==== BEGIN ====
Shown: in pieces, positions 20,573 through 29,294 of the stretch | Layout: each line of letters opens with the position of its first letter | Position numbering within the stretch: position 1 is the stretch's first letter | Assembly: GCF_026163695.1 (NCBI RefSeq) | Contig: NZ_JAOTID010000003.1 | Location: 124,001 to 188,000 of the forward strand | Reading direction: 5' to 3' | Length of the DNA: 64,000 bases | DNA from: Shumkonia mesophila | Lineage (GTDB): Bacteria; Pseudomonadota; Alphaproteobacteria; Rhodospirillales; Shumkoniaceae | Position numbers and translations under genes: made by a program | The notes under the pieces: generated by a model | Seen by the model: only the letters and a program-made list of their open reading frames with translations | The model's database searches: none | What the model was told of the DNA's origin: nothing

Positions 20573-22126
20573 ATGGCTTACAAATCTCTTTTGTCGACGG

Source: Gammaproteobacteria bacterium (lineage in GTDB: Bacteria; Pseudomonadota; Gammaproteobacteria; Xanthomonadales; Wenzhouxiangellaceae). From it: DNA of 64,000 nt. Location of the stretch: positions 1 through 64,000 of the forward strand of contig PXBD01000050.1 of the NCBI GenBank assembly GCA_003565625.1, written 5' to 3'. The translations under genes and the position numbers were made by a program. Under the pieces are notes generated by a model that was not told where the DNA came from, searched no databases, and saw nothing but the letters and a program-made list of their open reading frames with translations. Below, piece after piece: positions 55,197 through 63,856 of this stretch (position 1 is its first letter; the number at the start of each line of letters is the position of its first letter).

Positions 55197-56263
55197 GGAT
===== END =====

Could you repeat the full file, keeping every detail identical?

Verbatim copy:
Shown: in pieces, positions 20,573 through 29,294 of the stretch | Layout: each line of letters opens with the position of its first letter | Position numbering within the stretch: position 1 is the stretch's first letter | Assembly: GCF_026163695.1 (NCBI RefSeq) | Contig: NZ_JAOTID010000003.1 | Location: 124,001 to 188,000 of the forward strand | Reading direction: 5' to 3' | Length of the DNA: 64,000 bases | DNA from: Shumkonia mesophila | Lineage (GTDB): Bacteria; Pseudomonadota; Alphaproteobacteria; Rhodospirillales; Shumkoniaceae | Position numbers and translations under genes: made by a program | The notes under the pieces: generated by a model | Seen by the model: only the letters and a program-made list of their open reading frames with translations | The model's database searches: none | What the model was told of the DNA's origin: nothing

Positions 20573-22126
20573 ATGGCTTACAAATCTCTTTTGTCGACGG

Source: Gammaproteobacteria bacterium (lineage in GTDB: Bacteria; Pseudomonadota; Gammaproteobacteria; Xanthomonadales; Wenzhouxiangellaceae). From it: DNA of 64,000 nt. Location of the stretch: positions 1 through 64,000 of the forward strand of contig PXBD01000050.1 of the NCBI GenBank assembly GCA_003565625.1, written 5' to 3'. The translations under genes and the position numbers were made by a program. Under the pieces are notes generated by a model that was not told where the DNA came from, searched no databases, and saw nothing but the letters and a program-made list of their open reading frames with translations. Below, piece after piece: positions 55,197 through 63,856 of this stretch (position 1 is its first letter; the number at the start of each line of letters is the position of its first letter).

Positions 55197-56263
55197 GGAT